University College Cork, Ireland, founded in 1845, is one of Ireland’s leading research institutions, and offers over 120 different degrees and professional programmes across the areas of Science and Engineering, Business, Medicine, Law, Humanities and Social Science. Today the University has over 18000 students and 2500 staff. In 2011, UCC became the first university worldwide to achieve the ISO 50001 standard in energy management. Within UCC, Logistar is hosted in the Insight lab in the School of Computer Science, which has a long standing track record of research and innovation in artificial intelligence and its applications. The founder of the lab, Professor Eugene Freuder, is the 2020 winner of the IJCAI Award for Research Excellence, for his foundational work in Constraint Programming, which has significant application in the areas of scheduling routing and resource allocation. The current lab director, Professor Barry O’Sullivan, is the President of EurAI, the European Association for Artificial Intelligence.
Insight, the SFI Research Centre for Data Analytics, is a national research centre distributed across seven universities, funded by Science Foundation Ireland. Since its creation in 2013, Insight has been a partner in over 90 European research projects, has signed 72 industrial licence agreements for its technology, has created 11 spin out companies, and has 121 collaborative research agreements with 89 industry partners. Fundamentally, Insight is about transforming lives, businesses and society by empowering better decisions. We do this by advancing the state of the art in Machine Learning, Artificial Intelligence and related disciplines to unlock knowledge from raw data.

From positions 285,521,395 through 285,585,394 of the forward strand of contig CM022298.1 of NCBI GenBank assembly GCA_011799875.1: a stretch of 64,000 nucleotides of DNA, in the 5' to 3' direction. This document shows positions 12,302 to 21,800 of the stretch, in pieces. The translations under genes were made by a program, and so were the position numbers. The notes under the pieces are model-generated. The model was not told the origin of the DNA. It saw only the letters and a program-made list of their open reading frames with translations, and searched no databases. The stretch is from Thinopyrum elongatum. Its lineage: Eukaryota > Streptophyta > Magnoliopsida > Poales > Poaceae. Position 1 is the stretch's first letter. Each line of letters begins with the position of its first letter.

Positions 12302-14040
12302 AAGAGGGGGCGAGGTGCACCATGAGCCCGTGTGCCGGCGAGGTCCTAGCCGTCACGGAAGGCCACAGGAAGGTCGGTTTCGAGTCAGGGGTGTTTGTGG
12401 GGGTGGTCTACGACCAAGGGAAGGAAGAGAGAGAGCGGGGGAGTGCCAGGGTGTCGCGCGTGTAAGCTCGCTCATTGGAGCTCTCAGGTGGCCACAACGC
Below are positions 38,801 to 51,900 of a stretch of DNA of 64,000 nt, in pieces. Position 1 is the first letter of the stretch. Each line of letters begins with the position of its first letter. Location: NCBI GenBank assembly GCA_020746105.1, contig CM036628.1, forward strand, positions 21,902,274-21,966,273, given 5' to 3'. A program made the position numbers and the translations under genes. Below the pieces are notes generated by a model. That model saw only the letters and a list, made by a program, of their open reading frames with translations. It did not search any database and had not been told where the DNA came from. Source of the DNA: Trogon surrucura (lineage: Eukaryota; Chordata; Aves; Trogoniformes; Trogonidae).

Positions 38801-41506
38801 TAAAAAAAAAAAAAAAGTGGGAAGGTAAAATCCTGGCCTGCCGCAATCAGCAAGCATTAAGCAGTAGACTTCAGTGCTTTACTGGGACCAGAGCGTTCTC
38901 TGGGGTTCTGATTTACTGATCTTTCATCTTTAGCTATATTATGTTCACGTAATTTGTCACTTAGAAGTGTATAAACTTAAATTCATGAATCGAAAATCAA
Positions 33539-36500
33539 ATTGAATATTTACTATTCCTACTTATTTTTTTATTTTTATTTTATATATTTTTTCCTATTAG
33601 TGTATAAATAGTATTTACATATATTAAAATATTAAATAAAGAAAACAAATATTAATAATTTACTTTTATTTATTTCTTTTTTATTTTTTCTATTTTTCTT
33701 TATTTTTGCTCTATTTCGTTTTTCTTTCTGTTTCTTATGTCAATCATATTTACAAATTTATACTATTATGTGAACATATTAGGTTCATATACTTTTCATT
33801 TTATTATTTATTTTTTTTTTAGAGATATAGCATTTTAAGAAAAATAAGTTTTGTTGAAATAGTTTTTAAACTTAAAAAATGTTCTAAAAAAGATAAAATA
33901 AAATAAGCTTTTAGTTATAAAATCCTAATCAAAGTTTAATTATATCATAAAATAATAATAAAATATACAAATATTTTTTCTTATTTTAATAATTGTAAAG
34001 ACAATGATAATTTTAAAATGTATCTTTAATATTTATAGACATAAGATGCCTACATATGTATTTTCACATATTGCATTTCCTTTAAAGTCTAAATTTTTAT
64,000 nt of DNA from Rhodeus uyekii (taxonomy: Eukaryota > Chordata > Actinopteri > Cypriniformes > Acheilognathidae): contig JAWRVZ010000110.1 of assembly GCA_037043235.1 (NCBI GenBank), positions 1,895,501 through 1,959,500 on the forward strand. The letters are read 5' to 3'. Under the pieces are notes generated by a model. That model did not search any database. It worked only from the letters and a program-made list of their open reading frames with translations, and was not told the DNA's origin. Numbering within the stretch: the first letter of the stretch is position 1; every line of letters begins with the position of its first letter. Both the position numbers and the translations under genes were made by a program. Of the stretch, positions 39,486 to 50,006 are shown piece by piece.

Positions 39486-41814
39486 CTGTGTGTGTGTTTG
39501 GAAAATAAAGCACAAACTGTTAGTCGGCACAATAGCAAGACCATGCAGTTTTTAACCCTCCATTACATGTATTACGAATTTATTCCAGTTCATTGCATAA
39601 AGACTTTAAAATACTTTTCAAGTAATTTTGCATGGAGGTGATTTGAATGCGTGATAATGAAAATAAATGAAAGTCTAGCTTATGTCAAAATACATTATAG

UCC Computer Science also participates in Confirm, the SFI centre for smart manufacturing, where it conducts research in the application of AI to manufacturing, logistics and supply chains, with multiple industry partners.
In Logistar, UCC’s role is to apply its expertise in Artificial Intelligence to the prediction of events, delays and disruptions in logistics operations, and to the modelling of the preferences of the different actors in the logistics chains. We work with the industry partners and stakeholders to analyse data on deliveries and shipments between factories, distribution centres and customer sites across multimodal transport networks. We use the data streams created and collated by the other partners in order to predict arrival times at different destinations, turnaround times at customer sites, expected delays in transport networks, and potential future co-loading and backloading collaboration opportunities. Further, through collaboration with the stakeholders, we build models of decision-maker preferences for logistics management. We make these models available in Logistar for use by systems which optimise logistics schedules and for automated negotiation of collaborative working when schedules change unexpectedly or when new opportunities arise.
Through our work in Logistar, we expect to develop novel software systems for automated prediction in support of logistics services that can be exploited by our partner companies and further developed by the research community. In addition, by collaborating closely with leading companies in the European logistics space, we hope to develop challenging application problems for our scientific research, which will guide our future research directions.